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Thread: Installing on HP8440p non-UEFI dual boot Windows10

  1. #1
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    Installing on HP8440p non-UEFI dual boot Windows10

    I'm struggling to install Kali 2017.1 on an old HP8440p in dual boot with the existing Windows10 partition.

    First point: non-UEFI vs. UEFI.
    The laptop's BIOS does have a UEFI option which was NOT enabled at the time I made the first installation attempt of Kali (and was NOT enabled when I upgraded the OS from Windows 7 to Windows 10).
    Actually it was never enabled and even did not know it existed or what it meant before I started experimenting with Kali.
    Although I enabled the UEFI option in the BIOS setup after the first unsuccessfull installation attempts of Kali, the installations still kept failing afterwards (see below).

    What I did (with UEFI Bios not enabled yet):

    Main scenario (preferred as I want to avoid using Grub on the MBR)
    1) The HP8440p has a factory "TOOLS" partition (showing up in Windows as drive E which I resized in order to have 20Gb available for Kali. I could have carved out space from the main "WINDOWS" partition on C: but I decided to use "TOOLS" instead as I thought its available free space (20GB+) was a waste of storage. The physical drive is a single solid state 500Gb Crucial disk. The free space I reserved for Kali is then located approx after the 400Gb boundary on the drive, in case it matters.
    2) Downloaded and imaged Kali 2017.1 to a USB drive and booted from there
    3) Run the graphical installer and used the free space made available at step 1) to create three logical partitions:
    a) /boot (4Gb) /dev/sda6
    b) / (10 Gb) /dev/sda7
    c) remaining 6Gb as swap

    4) Set the Grub loader to install on /dev/sda6 (not the MBR) and finalized the installation

    5) Rebooted to Windows 10

    6) Used EasyBCD to configure a Windows-based dual boot menu: Win10 and Kali

    7) Rebooted and selected Kali in the boot menu

    8) Laptop restarts and the dreaded GRUB Minimal bash like shell appears

    Alternative scenario
    1) -3): same

    4) I choose to install Grub on the MBR

    5) Rebooted: the Grub boot menu appears (showing also Windows10)

    6) I select Kali: the OS boots correctly! I thought I made it

    7) Reboot again and select Windows10 option: Windows starts fine and I think I'm done

    8) Reboot again into Kali: FAILURE!
    A bunch of file system and drive related errors are displayed and I'm now in a Busybox shell.
    Apparently rebooting into Windows caused something in the setup that Kali and/or Grub did not like

    I also re-run the main and alternative scenario after enabling the UEFI option in BIOS with exactly the same results.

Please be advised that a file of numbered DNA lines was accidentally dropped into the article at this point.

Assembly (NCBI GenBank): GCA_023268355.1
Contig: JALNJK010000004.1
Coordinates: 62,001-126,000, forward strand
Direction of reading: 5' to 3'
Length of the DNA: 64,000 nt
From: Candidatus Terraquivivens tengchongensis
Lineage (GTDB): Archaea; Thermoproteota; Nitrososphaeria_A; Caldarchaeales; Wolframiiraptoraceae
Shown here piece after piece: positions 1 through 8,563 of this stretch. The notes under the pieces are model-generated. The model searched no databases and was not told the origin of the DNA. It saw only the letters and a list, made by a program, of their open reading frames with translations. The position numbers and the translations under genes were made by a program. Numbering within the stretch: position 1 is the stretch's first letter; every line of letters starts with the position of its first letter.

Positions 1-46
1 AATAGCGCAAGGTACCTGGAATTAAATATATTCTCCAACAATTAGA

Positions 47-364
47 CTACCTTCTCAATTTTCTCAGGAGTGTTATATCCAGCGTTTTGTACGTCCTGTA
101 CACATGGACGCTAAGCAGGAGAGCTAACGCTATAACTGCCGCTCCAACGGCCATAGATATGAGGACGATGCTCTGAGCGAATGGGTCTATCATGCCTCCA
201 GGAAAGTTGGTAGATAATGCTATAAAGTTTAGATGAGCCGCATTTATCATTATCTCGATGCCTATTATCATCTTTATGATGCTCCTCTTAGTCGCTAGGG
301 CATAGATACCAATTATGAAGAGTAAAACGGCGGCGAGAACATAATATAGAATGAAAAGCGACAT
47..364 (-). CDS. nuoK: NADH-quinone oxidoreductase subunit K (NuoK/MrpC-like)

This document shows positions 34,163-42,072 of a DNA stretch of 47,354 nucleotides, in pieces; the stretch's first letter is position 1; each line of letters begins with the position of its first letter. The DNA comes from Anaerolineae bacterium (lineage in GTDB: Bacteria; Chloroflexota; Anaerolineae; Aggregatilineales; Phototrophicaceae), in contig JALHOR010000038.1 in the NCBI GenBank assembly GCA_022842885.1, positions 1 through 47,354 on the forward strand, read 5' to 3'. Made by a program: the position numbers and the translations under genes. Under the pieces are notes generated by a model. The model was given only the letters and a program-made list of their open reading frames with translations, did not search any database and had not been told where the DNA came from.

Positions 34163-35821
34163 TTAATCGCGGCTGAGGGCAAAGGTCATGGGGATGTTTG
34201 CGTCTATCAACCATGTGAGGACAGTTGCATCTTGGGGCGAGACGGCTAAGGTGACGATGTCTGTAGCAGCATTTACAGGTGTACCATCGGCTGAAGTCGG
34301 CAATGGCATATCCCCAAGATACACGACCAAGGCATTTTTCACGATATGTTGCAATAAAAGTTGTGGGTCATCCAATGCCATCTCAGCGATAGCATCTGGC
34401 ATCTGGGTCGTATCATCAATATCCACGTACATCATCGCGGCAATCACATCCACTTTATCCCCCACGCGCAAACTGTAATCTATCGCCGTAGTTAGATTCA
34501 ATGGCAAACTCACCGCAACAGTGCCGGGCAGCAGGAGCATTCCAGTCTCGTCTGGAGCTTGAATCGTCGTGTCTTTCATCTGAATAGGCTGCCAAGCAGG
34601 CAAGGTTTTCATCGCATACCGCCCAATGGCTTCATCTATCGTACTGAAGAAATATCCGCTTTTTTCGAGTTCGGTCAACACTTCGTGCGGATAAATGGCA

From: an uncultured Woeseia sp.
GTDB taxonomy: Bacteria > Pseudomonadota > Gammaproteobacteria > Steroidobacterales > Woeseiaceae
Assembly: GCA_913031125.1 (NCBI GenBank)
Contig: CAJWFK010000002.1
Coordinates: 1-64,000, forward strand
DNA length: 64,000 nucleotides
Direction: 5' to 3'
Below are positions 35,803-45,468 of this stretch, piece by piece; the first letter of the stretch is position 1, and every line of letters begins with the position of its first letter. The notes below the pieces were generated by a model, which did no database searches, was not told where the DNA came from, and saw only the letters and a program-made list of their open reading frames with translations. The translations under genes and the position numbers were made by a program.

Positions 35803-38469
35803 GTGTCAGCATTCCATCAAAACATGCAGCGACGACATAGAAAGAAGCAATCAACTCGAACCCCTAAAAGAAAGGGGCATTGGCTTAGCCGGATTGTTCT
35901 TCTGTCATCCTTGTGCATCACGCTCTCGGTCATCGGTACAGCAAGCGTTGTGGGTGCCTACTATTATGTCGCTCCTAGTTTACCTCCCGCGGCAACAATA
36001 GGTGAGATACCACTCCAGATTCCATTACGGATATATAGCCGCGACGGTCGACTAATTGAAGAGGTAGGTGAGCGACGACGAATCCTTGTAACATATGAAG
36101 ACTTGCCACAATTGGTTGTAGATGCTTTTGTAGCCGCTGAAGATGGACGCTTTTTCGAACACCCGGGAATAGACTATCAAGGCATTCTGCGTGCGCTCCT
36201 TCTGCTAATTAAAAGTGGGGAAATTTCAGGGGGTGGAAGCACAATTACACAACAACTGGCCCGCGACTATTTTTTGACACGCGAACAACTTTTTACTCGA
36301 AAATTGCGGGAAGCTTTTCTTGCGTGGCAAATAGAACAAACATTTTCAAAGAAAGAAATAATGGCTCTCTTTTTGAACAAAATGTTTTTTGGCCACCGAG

I evidently don't know what I'm doing and I'd appreciate some help.

    Thanks in advance!


  2. #2
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    If your laptop is shipped with UEFI firmware but it was disabled by the proprietor then there is a possibility that your pre-installed Windows 7 was installed in MBR hard drive system. You should check it first whether partition scheme of your hard disk is GPT or MBR.

    If it is MBR, then you have to install kali in Legacy BIOS because UEFI picks boot loader from separate EFI partition but your windows boot loader is present in MBR sector so you won't be able to boot windows in UEFI mode. You have to reinstall WIndows 10 if you want to boot both kali and windows in UEFI.

    If it is GPT, then you don't need to install kali in Legacy BIOS though grub is capable of booting windows yet it is not recommended because your windows boot loader is in EFI and you are installing grub in MBR sector.

    Most likely your hard drive has MBR partition scheme because it was come with pre-installed windows 7 which does not support UEFI and secure boot. Things might have changed now for windows 7 since the release of UEFI but in old days it was like that only.

    Now, about that error you are getting when you boot kali, post the output of that error what exactly it says. You should also try to boot kali-live USB and see if it is compatible with your machine.

    You don't have to use EasyBCD if you follow the above recommendations. I prefer UEFI over Legacy BIOS because UEFI supports GPT partition scheme.

  3. #3
    Join Date
    Hi _defalt,
    I'm going to close this thread because I started a different approach: I converted the partition scheme from MBR (yes, it was indeed MBR) to GPT using the MBR2GPT utility available in Windows10.
    I then enabled UEFI in the BIOS and re-run the installation but I'm still having problems which I will post in a new thread unless I find a solution elsewhere in the forum.

    I did run kali-live USB and it started fine, so I think my machine is compatible with kali.


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